Through the cool shadows beneath firs and oaks move three figures in white, catching the sun as they approach a clearing. Soon they speak, through and over each other, in a composed musical rush of words and phrases: It’s the smell, I guess. And Thoreau’s book. Then, I miss the old farms, we hear. Later, Plum Creek’s constantly a concern of mine. Finally, It’s like a cathedral. So begin the musings of Choirspeak: The Maine Woods, a theater work-in-progress based on dialogues with Mainers about the past, present, and future of Maine’s woodlands. Directed by Jennie Hahn with Open Water Theatre Arts, and performed by Virginia Collins, Hahn, Tess Van Horn, and Michael Wilson, Choirspeak runs this weekend in a series of workshop performances at Zero Station, with one Sunday performance under the trees in Baxter Woods Park.
|Choirspeak: The Maine Woods | A work in progress by Open Waters Theatre Arts | Directed by Jennie Hahn | Presented July 17-19 at 8 pm at Zero Station, 222 Anderson St, Portland; July 20 at 2 pm in Portland’s Baxter Woods Park (meet at the Forest Avenue entrance) | 207.799.5945|
Choirspeak was conceived as an arts-based way to start and share conversations about our various relationships with Maine’s forests, resources which are in a lot of flux these days. This past December, members of the Choirspeak project ventured into five Maine communities — Rumford/Peru, Portland, Belfast/Montville, Greenville, and Millinocket — and recorded 54 impromptu (or “guerilla,” as the artists say) interviews with residents. From the transcripts, meticulously typed out by Hahn, was culled Choirspeak, which interweaves the fears and passions of its subjects.
What they revealed, say Choirspeak’s artists, varied by community. In Portland, where folks on the street are perhaps more accustomed to being accosted, people seemed to have slightly less urge to talk and less direct connection to the land. In rural Greenville, on the other hand, hot conversations arose around the issues surrounding Seattle timber and real estate company Plum Creek (which seeks to rezone its Maine land holdings to accommodate more than 2000 new development units). Another name that drew frequent heat was that of Burt’s Bees’ conservation-minded founder Roxanne Quimby, who purchased more than 40,000 acres and promptly restricted traditional access that residents had long been granted by paper companies. In the suffering, formerly bustling mill towns of Rumford and Millinocket, conversations involved similar quandaries of finding a balance between use and conservation, and between economics and more transcendent currencies. The words of our neighbors on these knotty issues range in tone and acuity, but most are informed, articulate, and deeply aware of the difficulties of finding that balance.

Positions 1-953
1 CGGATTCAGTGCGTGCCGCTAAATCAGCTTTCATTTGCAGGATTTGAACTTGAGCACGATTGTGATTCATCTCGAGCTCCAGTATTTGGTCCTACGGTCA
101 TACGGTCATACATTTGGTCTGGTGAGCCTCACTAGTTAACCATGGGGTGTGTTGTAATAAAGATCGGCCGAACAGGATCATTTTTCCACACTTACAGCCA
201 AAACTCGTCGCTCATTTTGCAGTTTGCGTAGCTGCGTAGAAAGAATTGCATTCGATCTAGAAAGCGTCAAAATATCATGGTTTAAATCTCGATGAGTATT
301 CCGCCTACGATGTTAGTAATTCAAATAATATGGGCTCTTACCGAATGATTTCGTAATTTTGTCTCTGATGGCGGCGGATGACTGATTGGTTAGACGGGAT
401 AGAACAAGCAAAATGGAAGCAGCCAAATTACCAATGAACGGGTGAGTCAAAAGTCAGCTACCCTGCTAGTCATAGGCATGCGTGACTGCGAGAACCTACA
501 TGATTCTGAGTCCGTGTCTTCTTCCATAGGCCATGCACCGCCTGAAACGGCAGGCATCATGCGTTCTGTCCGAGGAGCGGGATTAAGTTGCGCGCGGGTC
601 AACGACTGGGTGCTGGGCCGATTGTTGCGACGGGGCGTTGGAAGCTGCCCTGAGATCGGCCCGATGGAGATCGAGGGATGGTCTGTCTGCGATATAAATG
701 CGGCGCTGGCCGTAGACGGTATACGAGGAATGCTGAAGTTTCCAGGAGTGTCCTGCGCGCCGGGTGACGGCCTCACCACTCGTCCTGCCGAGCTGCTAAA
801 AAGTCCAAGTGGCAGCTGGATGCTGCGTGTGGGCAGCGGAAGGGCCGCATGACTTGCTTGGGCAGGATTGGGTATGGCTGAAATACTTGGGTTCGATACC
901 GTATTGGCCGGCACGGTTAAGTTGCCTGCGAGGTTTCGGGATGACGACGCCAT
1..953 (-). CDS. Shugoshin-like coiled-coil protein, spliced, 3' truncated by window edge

The staging of their words is simple and evocatively composed. Divided into movements by region, the phrases and conversations are read by the three performers in white, who are at once oracle, documentary record, Greek chorus, and — yes — a very tender choir. Their delivery sometimes overlaps or repeats a single thread of monologue, in round style, and sometimes interweaves several similarly themed monologues. They also enact conversations among interviewees, most memorably in a fraught Greenville argument over Plum Creek’s practices. Interspersing the words are periods of silent movement, during which the performers slip in and out of tableaux — some symmetrical, some tenderly asymmetrical. They hold these configurations for long moments, and to watch them in their still poses with each other is eerily and comfortingly like looking at the trees surrounding them. It’s a lovely and wise way of getting at the idea that we all live based on relationships — biological, emotional, economic — and how those relationships are subject to so much — to need and whim, to gravity and the torque of the elements.